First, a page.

A seat for the absurd

Quintessence Theatre Group presents Eugène Ionesco’s The Chairs

2 minute read
Small on the large stage, Izard & X reach to each other from opposite sides, dozens of different empty chairs in rows between
An absurd invitation gets out of control: E. Ashley Izard and Frank X in Quintessence’s ‘The Chairs.’ (Photo by Linda Johnson.)

Quintessence Theatre Group kicks off its 13th season with a production of Romanian French playwright Eugène Ionesco’s The Chairs at the Sedgwick Theater in Mt. Airy. Directed by Alex Burns, the three- (though mainly two) person show runs for a single unstopped act, keeping the players busy with a work steeped in abstraction.

An elderly couple at the end of their days stews over what could have been after more than 90 years of mundane living. The Old Woman acts as mother figure and lover for her husband, encouraging his spotty intellectual tendencies, sad about his disuse of them. The Old Man decides to invite all sorts of thinkers into the couple’s home to hear his long-unspoken ideas. The gradual accumulation of this invisible audience, with its endless arrivals, proves too much to be controlled by the hosts. Eventually the third actor, a long-awaited Orator, played by Alex Olson, shows up. He's there to convey the Old Man's message, bringing the story to a boiling point.

In continually overlapping monologues that hardly acknowledge or relate to one another, the couple repeatedly treads the line between babble and philosophy. The show explores aging with regret, compulsory love, repressed sexuality, and the emptiness of social graces. There are times where threads are nearly lost in a tired delivery of lines, which feels intentional. In some cases, the lighting actively pushes the unending scene forward. A dynamic and minimal soundtrack (also by Burns) enhances the handful of moments that incorporate it.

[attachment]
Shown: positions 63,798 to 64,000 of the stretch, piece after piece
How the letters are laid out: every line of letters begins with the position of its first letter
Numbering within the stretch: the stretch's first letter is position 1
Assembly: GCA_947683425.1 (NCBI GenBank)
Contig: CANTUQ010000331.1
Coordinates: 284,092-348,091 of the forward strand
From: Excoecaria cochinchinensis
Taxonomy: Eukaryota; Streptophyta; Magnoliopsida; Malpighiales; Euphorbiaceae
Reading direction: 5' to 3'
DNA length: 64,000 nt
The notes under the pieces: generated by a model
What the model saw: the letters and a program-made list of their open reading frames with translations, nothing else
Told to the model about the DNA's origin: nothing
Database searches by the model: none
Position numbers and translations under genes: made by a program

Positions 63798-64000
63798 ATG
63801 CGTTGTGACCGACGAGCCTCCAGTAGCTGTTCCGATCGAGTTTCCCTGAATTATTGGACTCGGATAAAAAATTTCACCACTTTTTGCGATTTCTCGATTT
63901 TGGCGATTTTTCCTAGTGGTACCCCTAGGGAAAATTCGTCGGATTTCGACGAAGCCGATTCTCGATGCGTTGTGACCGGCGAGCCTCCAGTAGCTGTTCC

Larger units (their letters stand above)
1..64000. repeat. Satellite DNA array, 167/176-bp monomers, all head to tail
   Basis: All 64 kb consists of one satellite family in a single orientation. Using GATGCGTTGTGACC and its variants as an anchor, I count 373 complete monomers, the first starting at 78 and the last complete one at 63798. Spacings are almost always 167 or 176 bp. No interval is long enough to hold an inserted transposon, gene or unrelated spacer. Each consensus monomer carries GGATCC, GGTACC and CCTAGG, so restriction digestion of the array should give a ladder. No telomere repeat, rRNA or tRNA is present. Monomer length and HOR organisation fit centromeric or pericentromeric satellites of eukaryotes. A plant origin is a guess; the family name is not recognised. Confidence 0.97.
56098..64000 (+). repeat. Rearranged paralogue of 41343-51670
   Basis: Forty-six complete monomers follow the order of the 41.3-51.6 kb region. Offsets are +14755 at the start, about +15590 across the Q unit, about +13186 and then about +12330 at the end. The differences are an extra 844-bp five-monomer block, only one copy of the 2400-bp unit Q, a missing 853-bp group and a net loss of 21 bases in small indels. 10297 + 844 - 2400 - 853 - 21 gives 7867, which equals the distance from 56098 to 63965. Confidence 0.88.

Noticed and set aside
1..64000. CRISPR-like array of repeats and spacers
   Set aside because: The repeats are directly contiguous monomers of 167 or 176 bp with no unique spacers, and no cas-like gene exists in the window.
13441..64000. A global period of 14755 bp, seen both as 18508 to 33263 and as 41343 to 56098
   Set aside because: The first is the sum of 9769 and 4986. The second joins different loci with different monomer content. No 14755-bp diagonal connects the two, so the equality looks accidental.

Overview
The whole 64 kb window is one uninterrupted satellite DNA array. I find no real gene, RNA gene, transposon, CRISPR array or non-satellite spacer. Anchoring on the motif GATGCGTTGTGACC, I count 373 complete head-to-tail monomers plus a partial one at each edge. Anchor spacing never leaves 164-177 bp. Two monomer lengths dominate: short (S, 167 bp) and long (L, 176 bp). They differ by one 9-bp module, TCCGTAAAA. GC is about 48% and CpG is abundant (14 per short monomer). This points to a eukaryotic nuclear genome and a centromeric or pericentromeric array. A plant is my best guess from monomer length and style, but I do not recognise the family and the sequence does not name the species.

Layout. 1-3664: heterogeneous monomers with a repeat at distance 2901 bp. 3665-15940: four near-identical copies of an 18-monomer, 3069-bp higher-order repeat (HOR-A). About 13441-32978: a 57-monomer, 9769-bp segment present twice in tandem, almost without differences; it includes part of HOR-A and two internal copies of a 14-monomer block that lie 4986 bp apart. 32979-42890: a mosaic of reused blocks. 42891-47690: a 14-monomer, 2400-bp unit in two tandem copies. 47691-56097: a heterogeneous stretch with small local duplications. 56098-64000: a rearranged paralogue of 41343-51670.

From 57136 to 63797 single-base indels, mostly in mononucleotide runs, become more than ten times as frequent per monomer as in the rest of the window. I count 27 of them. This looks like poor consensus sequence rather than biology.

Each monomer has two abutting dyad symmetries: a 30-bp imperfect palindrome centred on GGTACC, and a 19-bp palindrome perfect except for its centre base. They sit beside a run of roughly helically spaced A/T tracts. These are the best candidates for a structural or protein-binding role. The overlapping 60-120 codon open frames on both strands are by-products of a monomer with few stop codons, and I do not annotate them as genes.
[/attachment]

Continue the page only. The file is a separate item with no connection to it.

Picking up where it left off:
The way guests and their titular seats are handled breaks open possibilities for audience interaction. Like some other Ionesco plays, The Chairs satirizes the medium of theater itself. Frank X’s brilliant take on the Old Man calls the audience in as though they’re the guests. Though he starts off near-infantilized and full of confusion about what's going on, the character of the Old Man builds into a grand figure of nothingness. His ideas aren't present, only ever alluded to. The role demands immense range, shifting from geriatric stuttering to intensely animated bursts of clarity, full of social energy.

E. Ashley Izard’s portrayal of the Old Woman is the funnier of the pair. She tries to keep the two of them happy, though contradicts her husband's sentimentality with crassness. She simultaneously inspires and undermines his delusions. Her own unreliability occasionally appears, as she remembers past experiences differently than he does. The two actors really carry the advanced age of characters, and develop an atmosphere of skepticism about anything that could be said by anyone in the room.

The real shape of things is hard to define in The Chairs. It's a slippery play that's fun but also sometimes uncomfortable. This Quintessence production brings the play’s purgatorial energy to highly entertaining places.

What, When, Where

The Chairs. By Eugène Ionesco, directed by Alex Burns. $35. Through October 23, 2022, at the Sedgwick Theater, 7137 Germantown Avenue, Philadelphia. quintessencetheatre.org.

Audiences must wear a mask inside the theater.


The Sedgwick Theater is a wheelchair-accessible venue.

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